Thursday, May 29, 2008

Demand Curves Slope Downward, Except in Politics

How is it that everyone complaining about high gas prices can see this simple relationship:

increased gas prices = people buy less gas [corollary: people buy more fuel efficient cars]

but they cannot see these relationships:

increased minimum wage = people buy less minimum wage labor

increased business taxes = less business

increased capital gains taxes = less capital

~Comment from Bob Wright on this CD post


At 5/29/2008 8:04 AM, Anonymous Anonymous said...

Enjoyed your original article. A well constructed and logically argued piece. Appreciate that you pointed out the implications to the U.S. economy of targetting a key industry. This aspect seems to be overlooked by politicians in search of an easy bugaboo to score a few points with voters.

Yesterday's Wall St. Journal offers some needed perspective on US fuel prices indicating gas prices in different countries in Europe where the price is close to $9.00 a gallon in some countries.

On a different note, this article regarding energy in California was interesting. It indicates the extent to which governments can exacerbate supply problems in this case electricity. For those who do not subscribe, the highlight was the conversion of a nuclear electrical generating facility which produced 900 Megawatts of electricity to solar power which now produces only 4 Megawatts.

At 5/29/2008 8:16 AM, Blogger Matt Young said...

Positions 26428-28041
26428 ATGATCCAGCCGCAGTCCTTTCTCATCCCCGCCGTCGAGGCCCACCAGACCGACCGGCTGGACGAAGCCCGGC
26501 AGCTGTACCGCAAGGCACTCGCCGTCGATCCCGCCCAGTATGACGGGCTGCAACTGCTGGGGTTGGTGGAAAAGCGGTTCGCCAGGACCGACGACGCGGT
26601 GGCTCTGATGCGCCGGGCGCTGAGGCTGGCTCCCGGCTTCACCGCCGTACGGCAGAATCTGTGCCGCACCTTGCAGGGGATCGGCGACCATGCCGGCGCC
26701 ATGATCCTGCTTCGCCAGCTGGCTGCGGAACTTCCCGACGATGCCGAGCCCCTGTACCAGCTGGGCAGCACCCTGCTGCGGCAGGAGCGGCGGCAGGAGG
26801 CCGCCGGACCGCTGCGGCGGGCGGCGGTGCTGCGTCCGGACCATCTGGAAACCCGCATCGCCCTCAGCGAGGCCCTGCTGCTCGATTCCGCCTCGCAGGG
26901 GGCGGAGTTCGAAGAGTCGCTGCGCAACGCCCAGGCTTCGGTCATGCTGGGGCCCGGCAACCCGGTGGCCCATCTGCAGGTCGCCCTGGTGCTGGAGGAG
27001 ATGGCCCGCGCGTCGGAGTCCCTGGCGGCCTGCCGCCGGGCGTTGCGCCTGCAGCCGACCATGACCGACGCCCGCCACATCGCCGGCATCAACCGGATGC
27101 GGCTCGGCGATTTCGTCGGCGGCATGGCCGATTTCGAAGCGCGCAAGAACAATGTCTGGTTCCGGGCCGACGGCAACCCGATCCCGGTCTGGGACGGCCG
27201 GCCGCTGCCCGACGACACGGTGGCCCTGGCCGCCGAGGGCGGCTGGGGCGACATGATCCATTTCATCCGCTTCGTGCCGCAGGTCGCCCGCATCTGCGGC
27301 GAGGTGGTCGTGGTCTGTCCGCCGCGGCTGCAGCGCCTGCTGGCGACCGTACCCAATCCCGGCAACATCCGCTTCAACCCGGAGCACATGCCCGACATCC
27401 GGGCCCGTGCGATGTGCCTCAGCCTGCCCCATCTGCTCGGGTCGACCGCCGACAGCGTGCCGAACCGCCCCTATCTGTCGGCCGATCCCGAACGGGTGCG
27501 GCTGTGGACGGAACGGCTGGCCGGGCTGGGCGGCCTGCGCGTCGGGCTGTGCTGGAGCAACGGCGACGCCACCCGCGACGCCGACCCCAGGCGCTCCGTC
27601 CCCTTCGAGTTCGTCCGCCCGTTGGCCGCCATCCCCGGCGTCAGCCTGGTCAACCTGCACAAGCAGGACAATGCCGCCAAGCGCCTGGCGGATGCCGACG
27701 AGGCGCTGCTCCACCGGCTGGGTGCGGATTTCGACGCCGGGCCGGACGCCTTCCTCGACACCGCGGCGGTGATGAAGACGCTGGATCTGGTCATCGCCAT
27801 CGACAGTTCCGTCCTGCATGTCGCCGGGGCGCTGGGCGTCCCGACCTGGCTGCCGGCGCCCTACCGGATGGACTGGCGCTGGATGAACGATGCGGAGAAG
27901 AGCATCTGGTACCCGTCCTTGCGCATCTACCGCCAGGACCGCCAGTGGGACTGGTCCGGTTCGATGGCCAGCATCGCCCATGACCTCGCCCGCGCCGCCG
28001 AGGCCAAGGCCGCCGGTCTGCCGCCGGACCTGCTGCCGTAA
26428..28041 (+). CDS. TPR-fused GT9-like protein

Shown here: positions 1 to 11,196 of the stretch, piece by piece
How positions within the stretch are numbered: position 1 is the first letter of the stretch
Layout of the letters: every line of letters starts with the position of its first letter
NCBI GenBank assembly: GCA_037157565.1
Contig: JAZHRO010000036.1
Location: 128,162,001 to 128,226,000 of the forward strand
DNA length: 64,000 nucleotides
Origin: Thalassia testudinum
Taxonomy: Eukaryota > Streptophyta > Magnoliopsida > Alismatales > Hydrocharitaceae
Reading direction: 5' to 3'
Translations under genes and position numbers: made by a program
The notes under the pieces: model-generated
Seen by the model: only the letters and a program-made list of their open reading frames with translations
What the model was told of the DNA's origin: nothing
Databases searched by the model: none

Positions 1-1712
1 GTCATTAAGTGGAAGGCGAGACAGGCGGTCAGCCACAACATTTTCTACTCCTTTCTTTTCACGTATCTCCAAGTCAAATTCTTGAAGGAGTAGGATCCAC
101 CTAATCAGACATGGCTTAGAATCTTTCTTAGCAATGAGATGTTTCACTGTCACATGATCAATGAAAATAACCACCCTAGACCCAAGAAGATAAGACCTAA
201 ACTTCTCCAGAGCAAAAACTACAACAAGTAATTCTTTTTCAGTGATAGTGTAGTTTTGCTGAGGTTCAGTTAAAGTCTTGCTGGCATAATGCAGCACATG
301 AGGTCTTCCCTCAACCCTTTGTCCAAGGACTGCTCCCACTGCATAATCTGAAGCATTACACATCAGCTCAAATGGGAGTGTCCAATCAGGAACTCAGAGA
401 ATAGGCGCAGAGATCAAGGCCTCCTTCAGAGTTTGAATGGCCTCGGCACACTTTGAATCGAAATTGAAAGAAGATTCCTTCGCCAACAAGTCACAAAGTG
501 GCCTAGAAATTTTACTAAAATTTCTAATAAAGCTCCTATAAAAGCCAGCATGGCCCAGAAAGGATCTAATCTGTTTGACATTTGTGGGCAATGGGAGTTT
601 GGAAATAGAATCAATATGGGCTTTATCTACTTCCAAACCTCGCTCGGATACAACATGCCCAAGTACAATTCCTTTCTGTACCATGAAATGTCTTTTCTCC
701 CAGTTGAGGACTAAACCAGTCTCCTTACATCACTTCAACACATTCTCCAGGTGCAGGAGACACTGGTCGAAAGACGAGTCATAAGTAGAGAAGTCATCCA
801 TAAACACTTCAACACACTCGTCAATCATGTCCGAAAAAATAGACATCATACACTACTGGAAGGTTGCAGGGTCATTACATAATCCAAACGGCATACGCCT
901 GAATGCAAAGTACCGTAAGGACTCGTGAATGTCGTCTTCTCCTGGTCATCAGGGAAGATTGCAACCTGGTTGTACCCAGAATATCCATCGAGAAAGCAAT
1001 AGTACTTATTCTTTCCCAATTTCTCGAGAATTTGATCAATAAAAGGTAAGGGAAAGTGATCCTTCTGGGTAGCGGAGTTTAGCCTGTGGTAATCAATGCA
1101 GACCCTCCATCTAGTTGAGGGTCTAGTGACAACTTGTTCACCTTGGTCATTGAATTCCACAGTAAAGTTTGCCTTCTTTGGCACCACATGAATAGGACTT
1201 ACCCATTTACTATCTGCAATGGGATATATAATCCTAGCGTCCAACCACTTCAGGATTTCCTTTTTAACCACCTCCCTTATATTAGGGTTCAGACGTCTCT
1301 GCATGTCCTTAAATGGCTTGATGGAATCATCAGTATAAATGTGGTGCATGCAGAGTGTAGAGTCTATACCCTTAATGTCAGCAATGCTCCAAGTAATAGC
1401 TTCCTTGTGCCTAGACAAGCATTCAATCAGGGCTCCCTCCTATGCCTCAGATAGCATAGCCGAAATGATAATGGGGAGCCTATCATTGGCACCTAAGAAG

When we raise taxes we buy less government.

This has been the case for all of time, and follows standard supply and demand.

The question is why can't you see this?

You complain about the inefficiency of government, so raise taxes and people will use government less.

At 5/29/2008 8:21 AM, Blogger Frencholivier said...

Econ 101 (like room 101), tells us that after the (supply and) demand chapter comes the elasticity chapter.

At 5/29/2008 9:16 AM, Blogger spencer said...

Wow, an eight fold increase in crude oil prices over a decade generated a 1%-2% drop in gas consumption.

Just think if you applied that price elasticity to capital gains taxes we could eliminate the federal deficit and cause interest rates to drop sharply with essentially no impact on
capital spending. As a matter of fact the lower rates might actually more then offset the negative impact on capital spending.

Do you think the Laughter
Curve impact has about the same elasticity?

At 5/29/2008 9:40 AM, Blogger Matt Young said...


I can give you one recent elascicity example. Michigan raised taxes by 1.3 billion and got a .45 billion decrease in supply of government.

It works, supply and demand, regardless of what this author says.

At 5/29/2008 10:17 AM, Anonymous Anonymous said...

increased gas prices = people buy less gas [corollary: people buy more fuel efficient cars]

Spending thousands of dollars to save hundreds of dollars is a knee jerk reaction by the mathematically challenged.

At 5/29/2008 5:44 PM, Blogger Malachi said...

Spending thousands of dollars to save hundreds of dollars is a knee jerk reaction by the mathematically challenged.

While I'm sure you could find some who fit that description I suspect that is not generally the case.

Rather, people who are ALREADY in the market for a new car are choosing more fuel efficient cars.

At 5/29/2008 5:50 PM, Blogger OBloodyHell said...

> this article regarding energy in California was interesting.
> Those things require energy, and lots of it. All the wisdom of Athens and all the power of Sparta won't change that fact.

If Cali keeps it up, they'll wind up with all the electrical generating capacity of Sparta, too.

> When we raise taxes we buy less government.